On a downcast note, the developing markets turned in dismal results during and after the Great Recession. The standard bearers in the field, which flaunt the call signs of VWO and EEM, bounced around but made no progress throughout the decade following the bust of the housing bubble.

In the United States, the real economy has crawled along at a couple of percent a year on average in the millennium. The meager increase in output and income did not come close to justifying the huge surge of the stock market during the 2010s. As we noted earlier, though, a growing fraction of the profits for American firms comes from foreign markets. Thankfully, the world economy in toto should expand at a crippled but bearable pace of 3% a year or so on average over the next few decades.

At the microlevel of the singular firm, a go-getter can often crank up its net income by several times any upturn in revenues. For instance, a hustler that expands its online sales by 10% might increase its profits by thrice that much. Given this backdrop, an uprise in earnings of 15% a year on average till the 2030s lies fully within reach of the Dow index that represents diverse sectors of the marketplace.

From a larger stance, the foregoing figure of 15% also jibes with the second half of an expansive wave that straddles the real economy and financial forum. More precisely, the stock market has a custom of flourishing when the commodity market flounders; and vice versa. This supercycle, comprising the inverse hookup between the cost of raw materials and the pot of corporate earnings, lasts some 34 years on average.

The last trough of the commodity cycle in the physical economy cropped up in tandem with the peak of the Internet craze in 2000. From the burst of the digital bubble to the middle of the 2010s, the stock market thrashed around but did not get very far. The exemplar involved the cave-in followed by the retrace of the Nasdaq market to its prior peak. The good news, however, is that the bourse in the mid-2010s has shown patent signs of starting the upward phase of the supercycle. If the past is prologue, then the future looks bright for the equity mart till the middle of the 2030s or thereabouts.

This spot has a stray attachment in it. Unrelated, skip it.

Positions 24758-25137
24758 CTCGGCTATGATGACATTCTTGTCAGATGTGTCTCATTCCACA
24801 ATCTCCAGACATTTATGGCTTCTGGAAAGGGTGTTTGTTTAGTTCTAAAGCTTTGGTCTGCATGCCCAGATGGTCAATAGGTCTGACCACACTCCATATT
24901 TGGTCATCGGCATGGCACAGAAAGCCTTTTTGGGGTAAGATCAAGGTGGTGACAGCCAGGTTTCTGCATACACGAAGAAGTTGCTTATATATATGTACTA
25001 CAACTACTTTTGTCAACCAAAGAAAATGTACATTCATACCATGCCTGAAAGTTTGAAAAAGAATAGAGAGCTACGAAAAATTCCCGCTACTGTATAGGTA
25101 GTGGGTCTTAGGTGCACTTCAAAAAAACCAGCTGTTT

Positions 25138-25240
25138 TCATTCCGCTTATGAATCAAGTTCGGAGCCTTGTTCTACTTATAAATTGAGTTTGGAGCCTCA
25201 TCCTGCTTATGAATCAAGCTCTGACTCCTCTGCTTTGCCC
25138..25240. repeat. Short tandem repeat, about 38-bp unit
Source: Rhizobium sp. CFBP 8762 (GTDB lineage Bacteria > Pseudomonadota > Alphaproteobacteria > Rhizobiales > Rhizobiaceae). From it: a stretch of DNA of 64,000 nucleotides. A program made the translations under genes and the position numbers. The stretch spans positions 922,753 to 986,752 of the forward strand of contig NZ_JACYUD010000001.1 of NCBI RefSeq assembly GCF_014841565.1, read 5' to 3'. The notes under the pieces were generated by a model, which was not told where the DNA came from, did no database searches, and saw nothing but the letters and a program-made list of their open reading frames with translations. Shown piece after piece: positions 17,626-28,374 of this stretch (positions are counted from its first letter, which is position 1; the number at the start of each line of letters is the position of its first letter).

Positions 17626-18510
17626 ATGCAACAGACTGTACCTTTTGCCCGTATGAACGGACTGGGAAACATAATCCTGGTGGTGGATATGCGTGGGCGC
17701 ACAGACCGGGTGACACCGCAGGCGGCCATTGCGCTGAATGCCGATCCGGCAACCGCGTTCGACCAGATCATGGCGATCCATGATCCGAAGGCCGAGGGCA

Long before then, however, international investors should by the early 2020s venture in droves beyond the relative safety of the U.S. bourse. In that case, the feisty vessels such as VWO will chalk up roughly twice the gains snagged by the chief benchmarks such as DIA and SPY. Moreover the ascent of the emerging regions should parallel the rousing performance of QQQ despite the endless hail of sideswipes and smackdowns to beset all manner of markets along the way.

To sum up, the leading companies earn a blooming share of their profits from the budding countries. For this and other reasons, the DIA fund is slated to enjoy an uptrend of some 15% a year on average until the 2030s. In that case, the corresponding turnout for SPY should be a few percent higher. Meanwhile QQQ ought to rack up percentage gains reaching into the 20s per year on average. The latter feat also applies to the corps of bantam firms tracked by the IWM fund as well as the emerging markets in the form of EEM and VWO.

NOTE:  The full ebook is available in PDF form under the title of Forecast of Top Index Funds for Investing in the Stock Market at MintKit Library.